Three suicide bomb attacks killed at least 52 people in Pakistan on Thursday, as a militant backlash intensified following the army's storming of a radical mosque in Islamabad.
A wave of bomb attacks has swept across Pakistan, killing more than 160, since the assault nine days ago on the Lal Masjid or Red Mosque complex, a militant stronghold.
At least 30 people were killed on Thursday when a car bomber, apparently targeting a vehicle carrying Chinese workers involved in mining activities, rammed into a police van escorting them in the southern town of Hub.
The Chinese were unhurt but all seven policemen in the van and 23 bystanders were killed. Twenty-eight people were wounded.
Another seven people, including policemen, were killed by a car bomb in the far northwestern city of Hangu on Thursday.
The third attack killed at least 15, including two children, at a mosque in an army training centre at a military cantonment area of Kohat, according to officer Mohammad Riaz at the police control room in the North West Frontier Province town.
"The explosion occurred as people were about to offer evening prayers, it was apparently a suicide bombing," he said.
The attack in Hub, at the border of Baluchistan and Sindh provinces, was the biggest of the latest wave of violence and the first in southern Pakistan.
"I saw flames all around me after a big bang. It appeared as if cars were flying in the air," Mohammad Raheem, 17, a labourer injured in the blast, told Reuters in a Karachi hospital.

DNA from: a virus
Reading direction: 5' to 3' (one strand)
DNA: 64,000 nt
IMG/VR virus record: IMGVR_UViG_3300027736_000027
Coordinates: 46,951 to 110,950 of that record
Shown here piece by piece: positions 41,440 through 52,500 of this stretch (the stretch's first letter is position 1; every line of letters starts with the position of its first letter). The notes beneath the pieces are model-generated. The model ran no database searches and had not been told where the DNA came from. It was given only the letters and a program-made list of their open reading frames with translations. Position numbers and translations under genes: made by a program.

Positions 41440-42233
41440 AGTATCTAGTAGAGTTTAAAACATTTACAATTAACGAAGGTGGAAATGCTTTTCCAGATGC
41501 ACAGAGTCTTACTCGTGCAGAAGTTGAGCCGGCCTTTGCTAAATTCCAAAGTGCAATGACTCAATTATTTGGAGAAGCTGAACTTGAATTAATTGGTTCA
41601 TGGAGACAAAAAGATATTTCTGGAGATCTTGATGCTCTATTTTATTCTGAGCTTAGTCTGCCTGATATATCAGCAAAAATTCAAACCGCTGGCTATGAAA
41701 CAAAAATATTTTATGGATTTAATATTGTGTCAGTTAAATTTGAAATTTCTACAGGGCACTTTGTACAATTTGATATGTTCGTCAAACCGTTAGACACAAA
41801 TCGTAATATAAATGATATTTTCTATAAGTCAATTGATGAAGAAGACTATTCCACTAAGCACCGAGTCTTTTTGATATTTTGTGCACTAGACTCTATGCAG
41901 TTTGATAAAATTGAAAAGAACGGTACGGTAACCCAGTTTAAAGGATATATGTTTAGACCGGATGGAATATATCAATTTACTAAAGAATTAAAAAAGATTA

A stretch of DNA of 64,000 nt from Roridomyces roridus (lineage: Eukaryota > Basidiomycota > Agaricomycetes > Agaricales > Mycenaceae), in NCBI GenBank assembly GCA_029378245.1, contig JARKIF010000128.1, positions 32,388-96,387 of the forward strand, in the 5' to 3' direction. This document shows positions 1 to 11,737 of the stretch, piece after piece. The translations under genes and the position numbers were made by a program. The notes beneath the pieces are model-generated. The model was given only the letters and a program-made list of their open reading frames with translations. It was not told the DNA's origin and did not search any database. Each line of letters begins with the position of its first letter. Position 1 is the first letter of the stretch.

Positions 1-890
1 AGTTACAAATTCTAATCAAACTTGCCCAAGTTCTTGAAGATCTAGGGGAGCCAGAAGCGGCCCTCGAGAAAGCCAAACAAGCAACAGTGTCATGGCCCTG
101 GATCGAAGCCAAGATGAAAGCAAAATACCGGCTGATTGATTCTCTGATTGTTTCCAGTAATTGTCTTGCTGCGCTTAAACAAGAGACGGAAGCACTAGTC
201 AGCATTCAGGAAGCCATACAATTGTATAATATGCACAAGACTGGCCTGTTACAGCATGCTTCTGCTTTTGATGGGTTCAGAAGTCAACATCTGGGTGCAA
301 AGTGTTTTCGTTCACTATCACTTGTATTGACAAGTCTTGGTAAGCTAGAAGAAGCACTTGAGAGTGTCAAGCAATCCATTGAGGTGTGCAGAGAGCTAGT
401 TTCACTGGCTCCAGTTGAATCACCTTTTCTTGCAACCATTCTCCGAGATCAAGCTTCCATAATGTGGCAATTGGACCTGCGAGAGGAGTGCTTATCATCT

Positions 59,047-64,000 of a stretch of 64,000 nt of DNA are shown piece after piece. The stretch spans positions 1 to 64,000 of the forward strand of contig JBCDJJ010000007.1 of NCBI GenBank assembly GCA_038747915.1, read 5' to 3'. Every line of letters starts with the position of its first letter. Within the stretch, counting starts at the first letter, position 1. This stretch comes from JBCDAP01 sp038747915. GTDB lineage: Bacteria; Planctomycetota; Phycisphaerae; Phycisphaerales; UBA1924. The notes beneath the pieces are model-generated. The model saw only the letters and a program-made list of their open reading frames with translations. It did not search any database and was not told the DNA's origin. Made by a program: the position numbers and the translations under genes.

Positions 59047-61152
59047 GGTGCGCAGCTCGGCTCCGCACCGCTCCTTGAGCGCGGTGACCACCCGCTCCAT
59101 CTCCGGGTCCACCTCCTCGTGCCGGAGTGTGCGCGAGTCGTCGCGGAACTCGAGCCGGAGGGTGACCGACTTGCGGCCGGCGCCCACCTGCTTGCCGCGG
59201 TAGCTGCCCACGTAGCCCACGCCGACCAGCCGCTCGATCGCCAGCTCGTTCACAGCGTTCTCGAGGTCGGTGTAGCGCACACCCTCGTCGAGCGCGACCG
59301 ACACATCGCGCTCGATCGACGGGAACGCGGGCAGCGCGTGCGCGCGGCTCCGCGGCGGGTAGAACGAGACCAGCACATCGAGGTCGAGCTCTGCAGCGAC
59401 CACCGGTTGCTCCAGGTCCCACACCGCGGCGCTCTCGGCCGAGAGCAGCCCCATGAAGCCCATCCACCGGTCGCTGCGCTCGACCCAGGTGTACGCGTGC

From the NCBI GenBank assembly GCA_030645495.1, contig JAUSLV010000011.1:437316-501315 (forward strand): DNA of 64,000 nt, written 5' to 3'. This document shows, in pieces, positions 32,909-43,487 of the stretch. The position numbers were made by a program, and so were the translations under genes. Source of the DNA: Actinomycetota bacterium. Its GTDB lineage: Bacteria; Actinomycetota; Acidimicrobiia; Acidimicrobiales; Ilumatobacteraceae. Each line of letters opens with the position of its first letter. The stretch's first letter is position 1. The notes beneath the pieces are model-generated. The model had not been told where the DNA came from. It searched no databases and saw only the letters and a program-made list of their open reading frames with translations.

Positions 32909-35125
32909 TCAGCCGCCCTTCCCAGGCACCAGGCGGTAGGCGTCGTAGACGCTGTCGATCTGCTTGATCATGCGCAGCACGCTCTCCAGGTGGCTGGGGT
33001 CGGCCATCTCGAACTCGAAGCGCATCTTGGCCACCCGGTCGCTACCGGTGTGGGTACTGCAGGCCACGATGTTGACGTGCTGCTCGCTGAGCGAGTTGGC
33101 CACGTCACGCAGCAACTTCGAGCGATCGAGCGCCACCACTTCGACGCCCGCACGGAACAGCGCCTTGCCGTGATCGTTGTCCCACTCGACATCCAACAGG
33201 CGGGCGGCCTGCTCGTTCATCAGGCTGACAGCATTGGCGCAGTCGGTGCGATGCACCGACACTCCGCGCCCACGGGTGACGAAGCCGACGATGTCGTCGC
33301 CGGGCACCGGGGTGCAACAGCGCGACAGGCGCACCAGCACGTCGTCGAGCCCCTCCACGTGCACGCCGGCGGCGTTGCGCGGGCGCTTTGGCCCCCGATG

"There were cries and screams all around. After that I don't know what happened. I just fainted."
Chinese workers have been targeted in the same region by Baluch separatists in the past, but police suspect the latest attack was more to do with the storming of the mosque.
"We believe it is part of the recent attacks carried out by Islamist militants," Tariq Masood Khosa, police chief of Baluchistan, told Reuters.
President Pervez Musharraf said on Wednesday he had no intention of declaring a state of emergency to counter the growing insecurity, and gave assurances that elections due later this year would go ahead as planned.
Karachi's stock market had gained almost 40 per cent since the beginning of 2007, but the escalating violence has lopped close to 6 per cent off the main index in the past two days.
A cleric in the southern city voiced fears of civil war if Musharraf stepped up his fight on militants in the northwest.
"Musharraf has chosen a dangerous path," said Mufti Muhammad Naeem of Karachi's largest Islamic school. "I think this situation could blow up in an all-out civil war."
The government said 102 people had been killed in the storming of the Lal Masjid. Many victims came from the northwest and were followers of clerical brothers advocating a militant brand of Islam reminiscent of the Taliban in Afghanistan.
The car bomber who blew himself up at a police training centre in the northwestern city of Hangu timed his attack to coincide with the arrival of a group of young recruits.
"The attacker tried to crash through the gate. He blew himself up as security guards at the gate tried to stop him," said Fakhr-e-Alam, top administration official of the city.
Hangu, which itself has a history of sectarian violence, is close to the lawless tribal regions on the Afghan border, known to be hotbeds of support for Al-Qaeda and Taliban militants.
Many Al-Qaeda fighters fled to Pakistan's tribal areas after US-led forces toppled the Taliban in Afghanistan in 2001.
At the same time as militants are believed to be avenging the mosque assault, pro-Taliban fighters have abandoned a peace pact in North Waziristan, raising fears of a resurgence in violence in the conservative northwest. Authorities on Thursday sent tribal elders to the militants in a bid to save the pact.
(Additional reporting by Imtiaz Shah in Karachi, Gul Yusufzai in Quetta and Sami Paracha in Kohat)